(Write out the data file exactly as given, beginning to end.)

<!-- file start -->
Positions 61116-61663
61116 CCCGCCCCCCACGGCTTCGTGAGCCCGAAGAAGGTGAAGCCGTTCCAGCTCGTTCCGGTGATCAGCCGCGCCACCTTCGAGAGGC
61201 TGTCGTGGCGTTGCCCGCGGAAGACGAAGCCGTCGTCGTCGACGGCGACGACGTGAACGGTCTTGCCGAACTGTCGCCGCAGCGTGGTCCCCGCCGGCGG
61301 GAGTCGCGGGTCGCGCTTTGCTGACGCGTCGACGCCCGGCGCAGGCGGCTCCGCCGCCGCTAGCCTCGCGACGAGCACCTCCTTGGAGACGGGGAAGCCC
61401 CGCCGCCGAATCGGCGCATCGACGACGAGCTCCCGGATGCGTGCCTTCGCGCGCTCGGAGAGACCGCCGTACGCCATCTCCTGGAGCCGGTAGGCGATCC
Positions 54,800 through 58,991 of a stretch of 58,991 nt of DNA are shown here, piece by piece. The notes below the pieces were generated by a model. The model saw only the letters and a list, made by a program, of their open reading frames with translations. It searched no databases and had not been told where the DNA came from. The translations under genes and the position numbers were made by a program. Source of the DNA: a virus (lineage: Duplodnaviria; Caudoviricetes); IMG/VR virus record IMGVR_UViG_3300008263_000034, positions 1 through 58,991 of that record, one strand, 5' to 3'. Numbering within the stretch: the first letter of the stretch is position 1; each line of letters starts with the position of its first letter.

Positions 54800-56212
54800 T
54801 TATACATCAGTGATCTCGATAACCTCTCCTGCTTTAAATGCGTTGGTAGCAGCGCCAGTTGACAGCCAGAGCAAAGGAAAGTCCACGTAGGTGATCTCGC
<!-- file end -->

Positions 61116-61663
61116 CCCGCCCCCCACGGCTTCGTGAGCCCGAAGAAGGTGAAGCCGTTCCAGCTCGTTCCGGTGATCAGCCGCGCCACCTTCGAGAGGC
61201 TGTCGTGGCGTTGCCCGCGGAAGACGAAGCCGTCGTCGTCGACGGCGACGACGTGAACGGTCTTGCCGAACTGTCGCCGCAGCGTGGTCCCCGCCGGCGG
61301 GAGTCGCGGGTCGCGCTTTGCTGACGCGTCGACGCCCGGCGCAGGCGGCTCCGCCGCCGCTAGCCTCGCGACGAGCACCTCCTTGGAGACGGGGAAGCCC
61401 CGCCGCCGAATCGGCGCATCGACGACGAGCTCCCGGATGCGTGCCTTCGCGCGCTCGGAGAGACCGCCGTACGCCATCTCCTGGAGCCGGTAGGCGATCC
Positions 54,800 through 58,991 of a stretch of 58,991 nt of DNA are shown here, piece by piece. The notes below the pieces were generated by a model. The model saw only the letters and a list, made by a program, of their open reading frames with translations. It searched no databases and had not been told where the DNA came from. The translations under genes and the position numbers were made by a program. Source of the DNA: a virus (lineage: Duplodnaviria; Caudoviricetes); IMG/VR virus record IMGVR_UViG_3300008263_000034, positions 1 through 58,991 of that record, one strand, 5' to 3'. Numbering within the stretch: the first letter of the stretch is position 1; each line of letters starts with the position of its first letter.

Positions 54800-56212
54800 T
54801 TATACATCAGTGATCTCGATAACCTCTCCTGCTTTAAATGCGTTGGTAGCAGCGCCAGTTGACAGCCAGAGCAAAGGAAAGTCCACGTAGGTGATCTCGC